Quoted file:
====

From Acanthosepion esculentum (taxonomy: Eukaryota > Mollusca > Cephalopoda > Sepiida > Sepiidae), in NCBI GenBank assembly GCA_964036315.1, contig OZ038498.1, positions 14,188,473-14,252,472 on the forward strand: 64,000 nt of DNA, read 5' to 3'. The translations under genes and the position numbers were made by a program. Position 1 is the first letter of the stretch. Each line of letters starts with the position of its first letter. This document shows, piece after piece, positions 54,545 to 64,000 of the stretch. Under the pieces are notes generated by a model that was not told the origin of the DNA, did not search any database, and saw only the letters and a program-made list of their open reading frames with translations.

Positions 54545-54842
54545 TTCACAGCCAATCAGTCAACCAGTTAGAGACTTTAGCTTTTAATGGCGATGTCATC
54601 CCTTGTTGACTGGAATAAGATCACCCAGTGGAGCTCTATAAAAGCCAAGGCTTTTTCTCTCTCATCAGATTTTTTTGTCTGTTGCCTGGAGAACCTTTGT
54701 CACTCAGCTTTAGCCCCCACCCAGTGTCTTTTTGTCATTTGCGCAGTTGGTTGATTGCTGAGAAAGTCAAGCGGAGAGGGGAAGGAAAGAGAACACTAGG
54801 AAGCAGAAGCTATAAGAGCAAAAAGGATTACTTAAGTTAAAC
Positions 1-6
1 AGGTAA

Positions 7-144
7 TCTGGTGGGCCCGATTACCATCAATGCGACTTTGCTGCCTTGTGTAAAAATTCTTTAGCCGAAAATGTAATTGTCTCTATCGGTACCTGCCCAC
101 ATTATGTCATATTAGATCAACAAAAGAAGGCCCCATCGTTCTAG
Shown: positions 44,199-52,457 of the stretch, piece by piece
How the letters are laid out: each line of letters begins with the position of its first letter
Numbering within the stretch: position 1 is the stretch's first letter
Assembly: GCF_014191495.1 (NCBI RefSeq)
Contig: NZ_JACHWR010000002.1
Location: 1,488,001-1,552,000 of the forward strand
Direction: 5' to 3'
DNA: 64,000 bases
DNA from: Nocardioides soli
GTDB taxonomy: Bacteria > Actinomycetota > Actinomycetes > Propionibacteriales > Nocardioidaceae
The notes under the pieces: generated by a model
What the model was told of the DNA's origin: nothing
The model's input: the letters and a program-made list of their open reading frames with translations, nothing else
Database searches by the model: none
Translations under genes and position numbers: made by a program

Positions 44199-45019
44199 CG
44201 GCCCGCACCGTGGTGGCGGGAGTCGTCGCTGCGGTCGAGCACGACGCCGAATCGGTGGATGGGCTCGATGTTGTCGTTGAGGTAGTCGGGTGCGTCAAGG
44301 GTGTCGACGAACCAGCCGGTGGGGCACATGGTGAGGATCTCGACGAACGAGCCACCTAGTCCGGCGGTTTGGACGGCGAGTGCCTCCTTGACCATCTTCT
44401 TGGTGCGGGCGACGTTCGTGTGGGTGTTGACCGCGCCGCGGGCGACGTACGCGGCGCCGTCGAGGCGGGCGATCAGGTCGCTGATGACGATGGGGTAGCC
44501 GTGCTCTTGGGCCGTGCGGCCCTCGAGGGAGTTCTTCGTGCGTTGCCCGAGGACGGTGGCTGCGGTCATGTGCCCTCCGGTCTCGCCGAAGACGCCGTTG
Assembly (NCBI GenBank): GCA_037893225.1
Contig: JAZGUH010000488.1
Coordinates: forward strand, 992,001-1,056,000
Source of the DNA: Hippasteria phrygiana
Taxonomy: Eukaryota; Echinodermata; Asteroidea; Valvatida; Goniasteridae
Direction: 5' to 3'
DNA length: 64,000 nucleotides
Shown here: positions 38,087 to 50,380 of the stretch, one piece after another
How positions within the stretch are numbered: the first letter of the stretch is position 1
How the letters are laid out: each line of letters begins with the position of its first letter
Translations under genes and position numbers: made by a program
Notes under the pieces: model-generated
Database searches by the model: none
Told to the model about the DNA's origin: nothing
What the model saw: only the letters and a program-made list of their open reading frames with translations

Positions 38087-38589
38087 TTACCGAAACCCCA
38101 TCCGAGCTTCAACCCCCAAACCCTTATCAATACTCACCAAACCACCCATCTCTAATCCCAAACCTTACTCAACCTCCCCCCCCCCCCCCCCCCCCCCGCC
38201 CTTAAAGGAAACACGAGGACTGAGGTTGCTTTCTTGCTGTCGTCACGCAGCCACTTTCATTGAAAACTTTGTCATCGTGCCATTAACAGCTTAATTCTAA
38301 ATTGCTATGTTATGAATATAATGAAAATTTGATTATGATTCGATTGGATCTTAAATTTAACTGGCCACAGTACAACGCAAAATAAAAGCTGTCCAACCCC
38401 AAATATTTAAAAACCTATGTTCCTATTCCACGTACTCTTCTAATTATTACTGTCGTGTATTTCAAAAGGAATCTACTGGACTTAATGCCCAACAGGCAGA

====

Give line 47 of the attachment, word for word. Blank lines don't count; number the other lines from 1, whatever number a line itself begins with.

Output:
What the model saw: only the letters and a program-made list of their open reading frames with translations